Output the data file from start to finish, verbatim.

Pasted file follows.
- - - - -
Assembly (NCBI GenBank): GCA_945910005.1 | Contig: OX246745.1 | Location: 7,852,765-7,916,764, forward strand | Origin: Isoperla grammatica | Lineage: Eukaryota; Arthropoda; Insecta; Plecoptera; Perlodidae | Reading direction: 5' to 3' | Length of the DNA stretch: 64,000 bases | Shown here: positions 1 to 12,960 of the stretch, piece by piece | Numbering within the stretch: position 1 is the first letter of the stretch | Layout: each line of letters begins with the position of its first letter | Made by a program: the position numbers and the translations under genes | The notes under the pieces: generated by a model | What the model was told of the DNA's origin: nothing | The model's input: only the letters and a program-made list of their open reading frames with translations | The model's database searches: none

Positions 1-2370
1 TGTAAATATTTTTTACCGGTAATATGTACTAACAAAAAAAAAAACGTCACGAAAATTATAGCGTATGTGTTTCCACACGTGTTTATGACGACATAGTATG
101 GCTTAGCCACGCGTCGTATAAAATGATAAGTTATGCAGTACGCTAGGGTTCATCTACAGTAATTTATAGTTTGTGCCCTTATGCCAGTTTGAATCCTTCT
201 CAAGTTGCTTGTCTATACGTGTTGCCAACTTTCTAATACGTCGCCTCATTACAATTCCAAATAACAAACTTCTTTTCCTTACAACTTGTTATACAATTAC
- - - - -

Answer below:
Assembly (NCBI GenBank): GCA_945910005.1 | Contig: OX246745.1 | Location: 7,852,765-7,916,764, forward strand | Origin: Isoperla grammatica | Lineage: Eukaryota; Arthropoda; Insecta; Plecoptera; Perlodidae | Reading direction: 5' to 3' | Length of the DNA stretch: 64,000 bases | Shown here: positions 1 to 12,960 of the stretch, piece by piece | Numbering within the stretch: position 1 is the first letter of the stretch | Layout: each line of letters begins with the position of its first letter | Made by a program: the position numbers and the translations under genes | The notes under the pieces: generated by a model | What the model was told of the DNA's origin: nothing | The model's input: only the letters and a program-made list of their open reading frames with translations | The model's database searches: none

Positions 1-2370
1 TGTAAATATTTTTTACCGGTAATATGTACTAACAAAAAAAAAAACGTCACGAAAATTATAGCGTATGTGTTTCCACACGTGTTTATGACGACATAGTATG
101 GCTTAGCCACGCGTCGTATAAAATGATAAGTTATGCAGTACGCTAGGGTTCATCTACAGTAATTTATAGTTTGTGCCCTTATGCCAGTTTGAATCCTTCT
201 CAAGTTGCTTGTCTATACGTGTTGCCAACTTTCTAATACGTCGCCTCATTACAATTCCAAATAACAAACTTCTTTTCCTTACAACTTGTTATACAATTAC